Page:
A fair deal for authors

Author:Catherine Jewell
Position:Communications Division, WIPO
Pages:12-13
 
FREE EXCERPT
p. 12 2014 | 2
A FAIR DEAL
for authors
By Catherine Jewell,
Communications Division,
WIPO
Like us all, authors have to put food on the table a nd pay bills. However, in an in-
creasingly digitized ma rket and amid expectations, in some quarters, that a ll content
should be free, it is a struggle for m any authors to support themselves and to nanc e
their creative endeavors. Th e ofcial launch of the International Author s Forum (IAF), a
new organization represe nting authors (writers and visual artists) glob ally, took place
at WIPO in December 2013. A number of successfu l writers and artists – including
Maureen Duff y, Joanne Harris, Robert Levine and Ro berto Cabot – attended the
event to support the new Forum an d explain why copyright is importa nt to them.
IAF’S OBJECTIVES
The IAF is seeking to introduc e a global authors’ perspective to international copy right
policymaking circle s – something that has been acknowledge d as missing from these
discussions for some year s. By inviting authors’ organizations from around the worl d
to become members, the IAF a ims to give all authors the o pportunity to take part in
discussions about their rights.
“The global problems a re now so immense that we really need something which c an
support creators globa lly,” said the author, Maureen Duff y, who has been instru-
mental in galvanizing su pport for the IAF. “There are far too many countries with no
organizations to suppor t their local au thors and they tend to get ripped off and they
will be increasingly r ipped off if they are not made aware of what their rights are and
how they should be protected.”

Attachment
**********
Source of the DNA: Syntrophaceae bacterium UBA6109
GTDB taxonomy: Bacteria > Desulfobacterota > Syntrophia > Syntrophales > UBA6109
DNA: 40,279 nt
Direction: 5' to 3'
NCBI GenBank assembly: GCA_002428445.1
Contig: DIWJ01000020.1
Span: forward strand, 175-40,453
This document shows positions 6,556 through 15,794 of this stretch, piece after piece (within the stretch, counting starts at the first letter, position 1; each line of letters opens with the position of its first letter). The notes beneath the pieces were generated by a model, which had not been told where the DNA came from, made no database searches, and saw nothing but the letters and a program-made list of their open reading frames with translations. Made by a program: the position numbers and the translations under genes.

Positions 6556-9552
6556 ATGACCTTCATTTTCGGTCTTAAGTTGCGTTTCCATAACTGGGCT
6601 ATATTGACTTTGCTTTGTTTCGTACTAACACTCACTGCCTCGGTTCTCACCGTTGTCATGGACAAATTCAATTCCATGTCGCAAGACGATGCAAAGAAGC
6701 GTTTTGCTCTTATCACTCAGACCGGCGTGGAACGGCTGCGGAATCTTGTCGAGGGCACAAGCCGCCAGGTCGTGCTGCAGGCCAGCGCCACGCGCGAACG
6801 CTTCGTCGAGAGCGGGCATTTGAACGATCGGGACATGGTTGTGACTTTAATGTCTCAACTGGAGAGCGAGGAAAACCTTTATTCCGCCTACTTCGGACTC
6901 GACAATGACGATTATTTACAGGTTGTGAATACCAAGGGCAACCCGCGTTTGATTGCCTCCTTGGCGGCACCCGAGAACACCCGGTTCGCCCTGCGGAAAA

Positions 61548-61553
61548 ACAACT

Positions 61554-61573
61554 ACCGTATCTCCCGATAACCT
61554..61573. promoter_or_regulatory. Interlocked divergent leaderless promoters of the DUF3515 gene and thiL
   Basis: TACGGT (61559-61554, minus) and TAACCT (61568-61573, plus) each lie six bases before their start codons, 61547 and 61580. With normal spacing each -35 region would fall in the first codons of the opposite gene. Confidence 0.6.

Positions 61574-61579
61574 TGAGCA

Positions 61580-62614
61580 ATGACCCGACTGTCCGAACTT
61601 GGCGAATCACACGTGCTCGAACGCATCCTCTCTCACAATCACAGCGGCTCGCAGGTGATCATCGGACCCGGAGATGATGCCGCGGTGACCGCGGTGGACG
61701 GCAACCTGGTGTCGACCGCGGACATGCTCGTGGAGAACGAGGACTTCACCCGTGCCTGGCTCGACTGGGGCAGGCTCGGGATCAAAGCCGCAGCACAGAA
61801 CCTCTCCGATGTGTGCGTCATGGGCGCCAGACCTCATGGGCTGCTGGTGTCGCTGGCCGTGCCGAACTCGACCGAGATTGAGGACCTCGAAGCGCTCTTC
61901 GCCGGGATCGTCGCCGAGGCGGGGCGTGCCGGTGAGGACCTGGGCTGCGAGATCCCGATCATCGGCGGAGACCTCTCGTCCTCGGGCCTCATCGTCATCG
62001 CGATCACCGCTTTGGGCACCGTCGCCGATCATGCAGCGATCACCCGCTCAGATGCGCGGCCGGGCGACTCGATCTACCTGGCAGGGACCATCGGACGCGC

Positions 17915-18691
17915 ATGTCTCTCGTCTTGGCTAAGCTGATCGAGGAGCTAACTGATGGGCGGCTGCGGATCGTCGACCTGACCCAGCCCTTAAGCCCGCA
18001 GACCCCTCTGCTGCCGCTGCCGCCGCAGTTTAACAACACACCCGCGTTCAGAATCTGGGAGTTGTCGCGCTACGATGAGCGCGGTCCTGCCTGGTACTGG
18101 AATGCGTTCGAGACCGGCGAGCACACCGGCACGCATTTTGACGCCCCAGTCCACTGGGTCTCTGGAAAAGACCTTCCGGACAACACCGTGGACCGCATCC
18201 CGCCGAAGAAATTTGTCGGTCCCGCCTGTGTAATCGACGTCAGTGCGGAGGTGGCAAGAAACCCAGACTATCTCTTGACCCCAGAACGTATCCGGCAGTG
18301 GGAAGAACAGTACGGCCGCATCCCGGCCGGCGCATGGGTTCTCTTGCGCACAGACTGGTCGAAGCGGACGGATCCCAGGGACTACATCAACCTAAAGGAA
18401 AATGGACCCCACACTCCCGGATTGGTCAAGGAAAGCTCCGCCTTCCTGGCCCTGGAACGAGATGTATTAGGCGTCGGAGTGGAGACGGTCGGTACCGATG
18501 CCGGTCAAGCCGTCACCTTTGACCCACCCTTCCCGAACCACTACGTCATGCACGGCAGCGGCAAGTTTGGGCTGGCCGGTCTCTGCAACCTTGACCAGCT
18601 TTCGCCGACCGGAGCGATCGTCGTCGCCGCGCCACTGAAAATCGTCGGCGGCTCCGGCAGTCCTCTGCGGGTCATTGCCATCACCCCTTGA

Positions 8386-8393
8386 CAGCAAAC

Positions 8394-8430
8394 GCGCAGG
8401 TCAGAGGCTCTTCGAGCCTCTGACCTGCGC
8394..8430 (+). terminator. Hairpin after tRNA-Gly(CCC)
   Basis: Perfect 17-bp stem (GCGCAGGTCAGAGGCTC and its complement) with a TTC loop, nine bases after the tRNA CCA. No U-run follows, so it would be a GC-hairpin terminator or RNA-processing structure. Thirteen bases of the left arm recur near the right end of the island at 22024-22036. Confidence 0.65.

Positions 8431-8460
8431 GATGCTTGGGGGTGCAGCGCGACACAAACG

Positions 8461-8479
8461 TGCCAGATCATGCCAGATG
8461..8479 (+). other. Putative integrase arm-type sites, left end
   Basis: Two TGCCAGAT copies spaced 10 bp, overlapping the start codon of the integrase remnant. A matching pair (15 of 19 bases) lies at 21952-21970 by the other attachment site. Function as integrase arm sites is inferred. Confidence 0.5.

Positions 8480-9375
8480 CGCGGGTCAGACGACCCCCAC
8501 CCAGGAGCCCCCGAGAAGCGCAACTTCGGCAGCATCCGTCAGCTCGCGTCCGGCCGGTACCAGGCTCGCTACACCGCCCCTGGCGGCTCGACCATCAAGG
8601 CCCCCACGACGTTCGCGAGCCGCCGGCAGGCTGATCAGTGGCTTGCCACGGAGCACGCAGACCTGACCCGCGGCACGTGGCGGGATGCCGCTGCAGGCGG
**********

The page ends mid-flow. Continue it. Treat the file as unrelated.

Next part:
Joanne Harris, author of the a cclaimed best-seller, Chocolat (see page 16), explained
that for her the value of copyright lay in the a bility it gives the creator to choose how
their work is used. Ms. Harris u nderlined the importanc e of “respect for the creator
of a work, be that a piece of literature, a photograph, a paintin g, a piece of music. I
want to know where and by whom my work is be ing used and reproduced,” she said.
“I don’t want it used without my permis sion, or plagiarized or misrepresented. That’s
why copyright exists; to protect the work and its author f rom abuse. We want the
public to read our books. We want to help schools a nd libraries. But we also want
to have the choice to say yes or no to these requests”.
Representing the voice of visu al artists, Roberto Cabot, called for the b roader appli-
cation of the Artists’ Resale R ight (ARR) as part of an on-going ca mpaign to ensure
that artists and their fam ilies benet, under certain condi tions, from any appreciation
in the value of their works as they chang e hands within the marketplace.
Robert Levine, a journ alist who is ercely engaged with the impact of the inter net on
creativity, also endorsed the IA F as a welcome addition to the international copyright
scene. “With so many organ izations advocating for publishers an d distributors it’s
nice to have one at WIPO that can also suppo rt authors,” he said.

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